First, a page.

Beginning with AIANY 2014 President and DfRR Co-chair Lance Jay Brown, FAIA, and his poignant assertion that “nature does not respect political boundaries,” the Earth Day evening highlighted the importance of addressing the varied impacts of climate change. In introducing Ovink, DfRR Co-chair Illya Azaroff, AIA, emphasized the significance of acting upon the inevitable water-based issues that both the developing and developed worlds will continue to face. As Azaroff noted, according to the End Water Poverty (EWP) initiative, every $1 invested in water and sanitation developments yields on average of $8 in increased productivity. While the evening focused on the areas affected by Superstorm Sandy, Brown and Azaroff stressed the importance of a holistic approach to addressing climate change and its human impacts. It is clear that while some regions will face drought, others, such as New York City, will face inundation. Ultimately, Ovink and moderator James S. Russell, FAIA, revealed that despite Sandy’s unprecedented devastation, the storm has also served to bring to the fore economic, social, and ecological vulnerabilities, creating opportunities to improve the future through effective design.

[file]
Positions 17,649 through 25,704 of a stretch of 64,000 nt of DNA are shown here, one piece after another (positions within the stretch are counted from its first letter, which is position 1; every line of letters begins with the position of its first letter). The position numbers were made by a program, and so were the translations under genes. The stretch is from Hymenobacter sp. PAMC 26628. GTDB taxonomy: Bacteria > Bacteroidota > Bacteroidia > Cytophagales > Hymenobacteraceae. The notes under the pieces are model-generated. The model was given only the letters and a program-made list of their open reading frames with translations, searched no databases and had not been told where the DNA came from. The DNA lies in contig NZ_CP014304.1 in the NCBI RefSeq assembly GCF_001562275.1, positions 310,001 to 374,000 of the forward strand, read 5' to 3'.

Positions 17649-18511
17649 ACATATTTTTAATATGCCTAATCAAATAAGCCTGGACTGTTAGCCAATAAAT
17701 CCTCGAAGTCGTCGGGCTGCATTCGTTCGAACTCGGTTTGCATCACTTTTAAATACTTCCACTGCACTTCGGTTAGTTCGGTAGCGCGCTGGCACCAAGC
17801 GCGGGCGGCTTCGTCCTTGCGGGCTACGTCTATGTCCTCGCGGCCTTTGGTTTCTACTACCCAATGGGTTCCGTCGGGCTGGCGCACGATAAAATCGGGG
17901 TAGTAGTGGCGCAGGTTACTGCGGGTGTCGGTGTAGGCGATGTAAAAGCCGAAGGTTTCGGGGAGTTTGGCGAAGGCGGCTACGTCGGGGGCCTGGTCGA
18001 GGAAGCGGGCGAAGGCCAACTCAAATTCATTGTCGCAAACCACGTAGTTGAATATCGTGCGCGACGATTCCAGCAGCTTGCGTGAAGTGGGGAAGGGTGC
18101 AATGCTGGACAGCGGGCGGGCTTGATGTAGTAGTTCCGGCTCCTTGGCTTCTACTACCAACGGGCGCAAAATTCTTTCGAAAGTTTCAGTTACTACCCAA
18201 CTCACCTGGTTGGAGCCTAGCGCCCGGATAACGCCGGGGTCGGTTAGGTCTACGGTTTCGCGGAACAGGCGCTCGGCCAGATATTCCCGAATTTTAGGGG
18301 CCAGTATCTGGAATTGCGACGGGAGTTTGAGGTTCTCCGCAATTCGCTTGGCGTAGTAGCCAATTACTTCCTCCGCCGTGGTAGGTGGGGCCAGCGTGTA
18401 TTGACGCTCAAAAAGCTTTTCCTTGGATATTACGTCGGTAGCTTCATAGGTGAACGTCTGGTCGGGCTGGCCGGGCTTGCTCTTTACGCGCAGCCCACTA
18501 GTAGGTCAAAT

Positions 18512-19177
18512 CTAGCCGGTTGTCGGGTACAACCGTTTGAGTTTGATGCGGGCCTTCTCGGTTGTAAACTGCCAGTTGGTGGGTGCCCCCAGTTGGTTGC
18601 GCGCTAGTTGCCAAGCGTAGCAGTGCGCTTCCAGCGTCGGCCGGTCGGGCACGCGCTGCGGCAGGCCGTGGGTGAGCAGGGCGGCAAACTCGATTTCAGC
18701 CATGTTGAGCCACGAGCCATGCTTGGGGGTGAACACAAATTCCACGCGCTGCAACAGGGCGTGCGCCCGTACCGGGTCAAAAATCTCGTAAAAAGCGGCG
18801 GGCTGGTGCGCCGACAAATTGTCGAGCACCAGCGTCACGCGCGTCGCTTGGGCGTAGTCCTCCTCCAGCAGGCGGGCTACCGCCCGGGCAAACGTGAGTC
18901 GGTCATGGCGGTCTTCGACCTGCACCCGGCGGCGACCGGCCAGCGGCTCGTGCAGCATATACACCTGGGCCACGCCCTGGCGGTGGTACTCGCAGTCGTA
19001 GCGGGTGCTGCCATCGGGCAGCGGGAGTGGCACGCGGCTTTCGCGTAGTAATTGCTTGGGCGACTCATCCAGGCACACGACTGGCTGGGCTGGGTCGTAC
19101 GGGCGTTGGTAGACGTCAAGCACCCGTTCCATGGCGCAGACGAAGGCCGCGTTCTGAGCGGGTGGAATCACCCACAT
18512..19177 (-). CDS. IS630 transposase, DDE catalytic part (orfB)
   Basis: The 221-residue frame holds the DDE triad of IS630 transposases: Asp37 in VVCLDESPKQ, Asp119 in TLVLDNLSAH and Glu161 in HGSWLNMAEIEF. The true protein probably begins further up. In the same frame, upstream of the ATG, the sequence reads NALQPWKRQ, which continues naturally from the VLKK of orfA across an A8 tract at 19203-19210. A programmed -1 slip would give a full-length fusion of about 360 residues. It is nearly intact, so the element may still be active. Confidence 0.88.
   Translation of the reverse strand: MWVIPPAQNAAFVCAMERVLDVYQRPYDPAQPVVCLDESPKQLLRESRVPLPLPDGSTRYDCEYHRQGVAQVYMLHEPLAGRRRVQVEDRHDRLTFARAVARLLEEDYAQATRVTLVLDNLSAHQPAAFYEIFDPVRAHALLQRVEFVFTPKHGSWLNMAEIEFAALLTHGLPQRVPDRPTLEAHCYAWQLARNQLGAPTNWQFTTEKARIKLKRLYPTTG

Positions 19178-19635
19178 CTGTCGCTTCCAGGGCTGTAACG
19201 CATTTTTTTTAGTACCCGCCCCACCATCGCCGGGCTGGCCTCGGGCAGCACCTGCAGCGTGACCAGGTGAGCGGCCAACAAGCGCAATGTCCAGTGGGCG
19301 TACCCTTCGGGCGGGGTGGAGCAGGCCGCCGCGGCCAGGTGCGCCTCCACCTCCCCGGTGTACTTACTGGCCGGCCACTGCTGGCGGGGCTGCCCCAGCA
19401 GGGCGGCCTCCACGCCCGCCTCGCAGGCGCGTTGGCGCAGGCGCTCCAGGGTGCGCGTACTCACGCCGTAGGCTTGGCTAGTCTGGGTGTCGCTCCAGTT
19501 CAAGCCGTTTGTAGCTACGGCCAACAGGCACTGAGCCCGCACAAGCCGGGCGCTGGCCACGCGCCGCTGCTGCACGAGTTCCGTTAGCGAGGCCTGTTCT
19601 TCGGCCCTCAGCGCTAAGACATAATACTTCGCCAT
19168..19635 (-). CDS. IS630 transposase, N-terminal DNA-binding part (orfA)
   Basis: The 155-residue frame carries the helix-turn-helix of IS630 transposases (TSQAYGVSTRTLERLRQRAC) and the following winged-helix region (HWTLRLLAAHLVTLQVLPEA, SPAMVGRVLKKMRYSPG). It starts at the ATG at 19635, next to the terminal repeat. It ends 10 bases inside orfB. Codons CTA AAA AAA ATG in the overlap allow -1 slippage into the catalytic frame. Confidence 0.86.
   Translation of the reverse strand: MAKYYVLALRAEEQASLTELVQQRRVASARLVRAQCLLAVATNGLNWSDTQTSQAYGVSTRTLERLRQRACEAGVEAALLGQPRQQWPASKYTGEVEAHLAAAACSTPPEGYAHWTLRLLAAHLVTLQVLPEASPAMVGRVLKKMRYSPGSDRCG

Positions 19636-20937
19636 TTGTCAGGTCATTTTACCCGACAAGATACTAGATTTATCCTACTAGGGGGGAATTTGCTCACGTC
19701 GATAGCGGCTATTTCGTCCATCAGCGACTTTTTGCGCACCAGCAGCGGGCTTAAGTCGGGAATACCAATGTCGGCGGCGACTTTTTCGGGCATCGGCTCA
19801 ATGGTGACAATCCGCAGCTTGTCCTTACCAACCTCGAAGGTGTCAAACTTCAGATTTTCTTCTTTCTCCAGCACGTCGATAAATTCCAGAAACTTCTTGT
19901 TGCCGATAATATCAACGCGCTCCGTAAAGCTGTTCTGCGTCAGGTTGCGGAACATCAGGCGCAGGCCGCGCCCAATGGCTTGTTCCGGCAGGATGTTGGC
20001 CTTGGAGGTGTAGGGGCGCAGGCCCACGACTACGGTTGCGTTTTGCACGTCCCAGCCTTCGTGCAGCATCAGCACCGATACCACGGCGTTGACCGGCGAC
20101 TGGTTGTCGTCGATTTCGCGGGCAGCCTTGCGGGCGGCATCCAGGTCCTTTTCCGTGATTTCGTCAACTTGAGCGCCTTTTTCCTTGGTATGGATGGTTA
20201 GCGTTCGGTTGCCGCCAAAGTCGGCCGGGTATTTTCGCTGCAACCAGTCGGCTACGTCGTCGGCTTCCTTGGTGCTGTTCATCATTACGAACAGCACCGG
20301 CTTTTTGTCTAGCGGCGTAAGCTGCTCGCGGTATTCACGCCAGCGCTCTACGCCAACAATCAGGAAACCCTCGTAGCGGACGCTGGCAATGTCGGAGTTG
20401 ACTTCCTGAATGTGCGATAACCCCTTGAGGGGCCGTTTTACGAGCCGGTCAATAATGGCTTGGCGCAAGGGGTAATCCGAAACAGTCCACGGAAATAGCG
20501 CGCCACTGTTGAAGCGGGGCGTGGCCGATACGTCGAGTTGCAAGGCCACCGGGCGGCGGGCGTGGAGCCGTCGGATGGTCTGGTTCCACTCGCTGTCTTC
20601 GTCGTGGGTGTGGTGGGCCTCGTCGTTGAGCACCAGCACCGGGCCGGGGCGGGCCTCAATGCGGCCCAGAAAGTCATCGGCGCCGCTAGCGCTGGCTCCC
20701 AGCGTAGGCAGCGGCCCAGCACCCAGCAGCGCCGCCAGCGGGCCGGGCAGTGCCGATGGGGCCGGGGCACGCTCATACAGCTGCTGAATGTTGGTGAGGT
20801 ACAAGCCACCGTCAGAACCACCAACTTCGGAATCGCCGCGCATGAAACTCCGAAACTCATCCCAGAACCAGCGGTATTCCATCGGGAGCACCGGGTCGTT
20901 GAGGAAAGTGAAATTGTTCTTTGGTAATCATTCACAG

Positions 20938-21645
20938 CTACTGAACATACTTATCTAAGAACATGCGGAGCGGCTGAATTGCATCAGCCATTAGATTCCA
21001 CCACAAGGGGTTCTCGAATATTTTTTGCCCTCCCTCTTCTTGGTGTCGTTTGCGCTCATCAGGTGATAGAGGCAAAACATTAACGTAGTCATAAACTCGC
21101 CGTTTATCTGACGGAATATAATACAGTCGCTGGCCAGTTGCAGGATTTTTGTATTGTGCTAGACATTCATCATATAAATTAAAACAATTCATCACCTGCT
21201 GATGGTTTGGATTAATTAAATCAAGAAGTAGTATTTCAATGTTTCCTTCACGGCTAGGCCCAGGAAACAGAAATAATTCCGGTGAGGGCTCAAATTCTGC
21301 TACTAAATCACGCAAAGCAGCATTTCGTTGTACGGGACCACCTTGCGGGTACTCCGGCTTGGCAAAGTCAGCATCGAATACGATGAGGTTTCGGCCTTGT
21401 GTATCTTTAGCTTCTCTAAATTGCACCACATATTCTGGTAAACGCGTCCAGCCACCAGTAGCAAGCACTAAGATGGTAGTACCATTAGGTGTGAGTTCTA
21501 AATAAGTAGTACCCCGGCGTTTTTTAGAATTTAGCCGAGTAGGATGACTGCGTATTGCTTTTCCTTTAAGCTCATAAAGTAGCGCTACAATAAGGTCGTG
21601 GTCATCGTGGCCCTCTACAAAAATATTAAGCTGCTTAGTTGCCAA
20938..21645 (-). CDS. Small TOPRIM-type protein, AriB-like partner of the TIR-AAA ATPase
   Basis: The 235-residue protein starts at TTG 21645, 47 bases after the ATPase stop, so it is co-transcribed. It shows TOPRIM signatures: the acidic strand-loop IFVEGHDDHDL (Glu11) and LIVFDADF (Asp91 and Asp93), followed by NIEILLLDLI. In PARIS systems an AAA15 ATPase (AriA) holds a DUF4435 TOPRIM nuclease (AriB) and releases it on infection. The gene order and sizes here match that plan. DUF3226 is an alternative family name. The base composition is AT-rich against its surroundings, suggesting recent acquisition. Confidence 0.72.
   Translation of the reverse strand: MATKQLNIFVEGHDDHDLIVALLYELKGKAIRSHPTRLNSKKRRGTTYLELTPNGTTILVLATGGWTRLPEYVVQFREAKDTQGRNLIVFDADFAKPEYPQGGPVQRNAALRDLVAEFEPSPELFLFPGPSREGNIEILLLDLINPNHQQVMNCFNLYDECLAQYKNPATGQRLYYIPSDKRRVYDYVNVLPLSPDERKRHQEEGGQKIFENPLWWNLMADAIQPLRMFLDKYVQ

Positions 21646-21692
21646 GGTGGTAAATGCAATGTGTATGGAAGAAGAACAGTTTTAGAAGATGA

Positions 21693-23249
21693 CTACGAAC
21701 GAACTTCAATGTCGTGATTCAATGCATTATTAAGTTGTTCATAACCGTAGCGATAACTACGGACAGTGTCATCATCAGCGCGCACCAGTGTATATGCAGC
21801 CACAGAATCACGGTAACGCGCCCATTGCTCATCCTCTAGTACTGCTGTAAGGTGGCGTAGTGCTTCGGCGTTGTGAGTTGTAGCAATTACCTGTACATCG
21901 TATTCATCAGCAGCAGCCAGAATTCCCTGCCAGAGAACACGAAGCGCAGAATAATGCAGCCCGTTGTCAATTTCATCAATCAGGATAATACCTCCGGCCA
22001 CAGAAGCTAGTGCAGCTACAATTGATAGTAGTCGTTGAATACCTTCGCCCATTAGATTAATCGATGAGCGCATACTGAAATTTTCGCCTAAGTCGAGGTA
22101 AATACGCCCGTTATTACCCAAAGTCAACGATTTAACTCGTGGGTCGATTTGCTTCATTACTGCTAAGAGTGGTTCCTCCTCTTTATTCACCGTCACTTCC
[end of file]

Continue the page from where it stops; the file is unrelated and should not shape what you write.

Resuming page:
As the principal organizer of the Rebuild by Design competition, Ovink helped introduce a novel approach to disaster relief on behalf of the federal government. After Sandy, federal relief funding surged into affected regions with an almost hurricane-like intensity. Nearly $60 billion was set aside by Congress, and $15 billion for HUD distribution. Initially the federal government introduced a one-day, multidisciplinary workshop to identify the issues and opportunities within the affected area, and devise potential mitigation and adaptation strategies. Ultimately, through Ovink’s leadership, the workshop evolved into Rebuild by Design, a comprehensive regional assessment and design competition featuring 148 teams of professionals from a variety of disciplines, including architecture, urban design, engineering, ecology, and communications.